Let’s continue the Family History Through the Alphabet challenge!
The important word of the day is “parish” – and in Latvian, it has a name with a P too – “pagasts”. Now, this refers to civil parishes, rather than religious ones. A religious parish or congregation in Latvian would be called a “draudze”.
There are hundreds of parishes in Latvia – as of 2010, there are 494. In 1937, there were 519. This might seem excessive for such a small country, but it is what it is. Most of them are based on the boundaries of old manorial estates. Many also take their names from the Latvian names for these same estates. Smaller estate territories would have been added to larger ones to create the civil parishes.
These parishes started to take official form in the 1860s, with the formation of parish courts (“pagasta tiesa”) to adjudicate matters between peasants. These parish courts, and their corresponding parish councils (“pagasta valde”), left many documents in parish fonds that are available at the Latvian State Historical Archives. Availability of records varies from parish to parish, but many have parish registers of inhabitants from the 1870s to the 1890s, passport registers, council minutes, and so on. All of these goodies are hidden under the names of the specific parish, so when looking for the fond number, enter the parish name (though entering a partial name is best, due to the different declensions of the names, you want to make sure to catch all instances!) and see what you can find.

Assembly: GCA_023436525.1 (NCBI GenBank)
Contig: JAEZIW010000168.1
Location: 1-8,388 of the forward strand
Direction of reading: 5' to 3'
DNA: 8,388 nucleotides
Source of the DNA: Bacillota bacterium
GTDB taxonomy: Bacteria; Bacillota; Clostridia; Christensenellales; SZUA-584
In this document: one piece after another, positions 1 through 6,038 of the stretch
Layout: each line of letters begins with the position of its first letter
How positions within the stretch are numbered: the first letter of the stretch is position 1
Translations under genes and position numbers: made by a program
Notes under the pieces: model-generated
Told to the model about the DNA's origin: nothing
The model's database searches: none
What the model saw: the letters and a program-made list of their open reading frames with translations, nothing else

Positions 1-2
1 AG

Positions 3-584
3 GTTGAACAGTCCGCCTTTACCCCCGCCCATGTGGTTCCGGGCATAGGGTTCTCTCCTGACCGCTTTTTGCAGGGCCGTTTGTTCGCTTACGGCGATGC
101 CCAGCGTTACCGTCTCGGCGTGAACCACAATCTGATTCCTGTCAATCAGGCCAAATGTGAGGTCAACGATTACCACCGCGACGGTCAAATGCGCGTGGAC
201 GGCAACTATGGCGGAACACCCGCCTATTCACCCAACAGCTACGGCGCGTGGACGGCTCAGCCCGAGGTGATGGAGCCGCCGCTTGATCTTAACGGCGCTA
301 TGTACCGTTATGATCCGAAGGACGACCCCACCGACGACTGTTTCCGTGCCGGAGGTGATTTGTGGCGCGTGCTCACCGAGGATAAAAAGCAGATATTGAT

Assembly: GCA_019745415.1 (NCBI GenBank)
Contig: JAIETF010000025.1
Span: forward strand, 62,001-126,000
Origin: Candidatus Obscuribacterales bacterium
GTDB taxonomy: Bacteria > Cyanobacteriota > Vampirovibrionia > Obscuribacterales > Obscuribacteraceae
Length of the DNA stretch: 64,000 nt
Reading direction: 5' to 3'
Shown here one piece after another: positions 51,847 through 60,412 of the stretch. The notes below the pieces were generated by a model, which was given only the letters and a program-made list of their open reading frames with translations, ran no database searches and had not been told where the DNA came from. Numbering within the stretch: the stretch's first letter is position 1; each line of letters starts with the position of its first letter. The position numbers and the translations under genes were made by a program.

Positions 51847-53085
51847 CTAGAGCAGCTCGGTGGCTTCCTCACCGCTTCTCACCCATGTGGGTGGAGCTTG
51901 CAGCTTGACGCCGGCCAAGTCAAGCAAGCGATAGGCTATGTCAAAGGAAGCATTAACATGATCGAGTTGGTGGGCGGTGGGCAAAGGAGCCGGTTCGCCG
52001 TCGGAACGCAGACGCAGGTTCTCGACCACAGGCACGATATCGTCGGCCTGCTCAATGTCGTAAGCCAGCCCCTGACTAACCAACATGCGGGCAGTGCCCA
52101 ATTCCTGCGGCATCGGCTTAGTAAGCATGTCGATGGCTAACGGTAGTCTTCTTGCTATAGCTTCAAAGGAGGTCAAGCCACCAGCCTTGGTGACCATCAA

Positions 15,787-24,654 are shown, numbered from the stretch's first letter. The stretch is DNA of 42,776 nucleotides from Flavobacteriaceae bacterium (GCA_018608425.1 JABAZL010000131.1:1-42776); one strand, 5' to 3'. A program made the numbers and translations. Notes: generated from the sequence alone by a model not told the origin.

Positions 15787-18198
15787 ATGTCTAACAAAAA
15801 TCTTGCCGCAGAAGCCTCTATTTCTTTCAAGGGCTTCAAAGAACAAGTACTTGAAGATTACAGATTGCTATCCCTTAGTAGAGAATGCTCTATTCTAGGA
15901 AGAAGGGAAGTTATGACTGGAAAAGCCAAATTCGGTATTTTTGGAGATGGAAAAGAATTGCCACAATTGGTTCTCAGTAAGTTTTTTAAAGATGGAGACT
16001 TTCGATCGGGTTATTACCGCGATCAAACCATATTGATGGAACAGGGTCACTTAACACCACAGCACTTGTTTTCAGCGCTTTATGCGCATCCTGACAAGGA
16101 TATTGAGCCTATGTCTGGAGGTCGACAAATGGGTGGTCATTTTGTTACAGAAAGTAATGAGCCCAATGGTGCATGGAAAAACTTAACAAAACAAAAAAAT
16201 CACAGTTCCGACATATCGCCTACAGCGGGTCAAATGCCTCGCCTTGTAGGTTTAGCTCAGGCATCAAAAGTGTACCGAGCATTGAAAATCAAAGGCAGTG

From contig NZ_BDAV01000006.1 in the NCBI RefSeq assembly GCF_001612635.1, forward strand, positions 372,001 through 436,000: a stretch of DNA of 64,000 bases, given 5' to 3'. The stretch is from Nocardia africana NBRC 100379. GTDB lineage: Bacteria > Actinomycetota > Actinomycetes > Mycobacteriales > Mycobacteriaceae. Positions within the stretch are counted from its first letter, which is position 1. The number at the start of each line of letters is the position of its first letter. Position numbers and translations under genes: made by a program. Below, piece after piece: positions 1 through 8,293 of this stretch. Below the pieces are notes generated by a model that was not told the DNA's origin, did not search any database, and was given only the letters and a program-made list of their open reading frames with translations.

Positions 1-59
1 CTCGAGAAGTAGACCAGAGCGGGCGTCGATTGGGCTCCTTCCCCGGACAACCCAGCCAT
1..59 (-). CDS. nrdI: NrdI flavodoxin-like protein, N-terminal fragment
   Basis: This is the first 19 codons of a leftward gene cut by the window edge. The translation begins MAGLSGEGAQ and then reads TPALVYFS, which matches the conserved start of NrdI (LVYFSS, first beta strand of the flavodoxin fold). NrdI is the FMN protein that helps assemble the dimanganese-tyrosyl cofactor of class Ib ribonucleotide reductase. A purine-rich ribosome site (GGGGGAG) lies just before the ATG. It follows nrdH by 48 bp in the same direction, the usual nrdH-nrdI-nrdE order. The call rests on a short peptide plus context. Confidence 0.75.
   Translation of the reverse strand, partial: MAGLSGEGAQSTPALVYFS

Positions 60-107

Keep in mind also the name changes that parishes underwent throughout the years – most are linked in that archives database, but not all are. Some parishes that changed their names after 1920 include BriÅ†Ä·i (became NÄ«krÄce), Emburga (became Salgale), NurmuiÅ¾a (became Lauciene) and MeÅ¾muiÅ¾a (became Augstkalne).
Along with name changes, there are of course name variations between the different languages used – Latvian, German and Russian. These are too numerous to reproduce here, but if you have any specific questions, don’t hesitate to ask!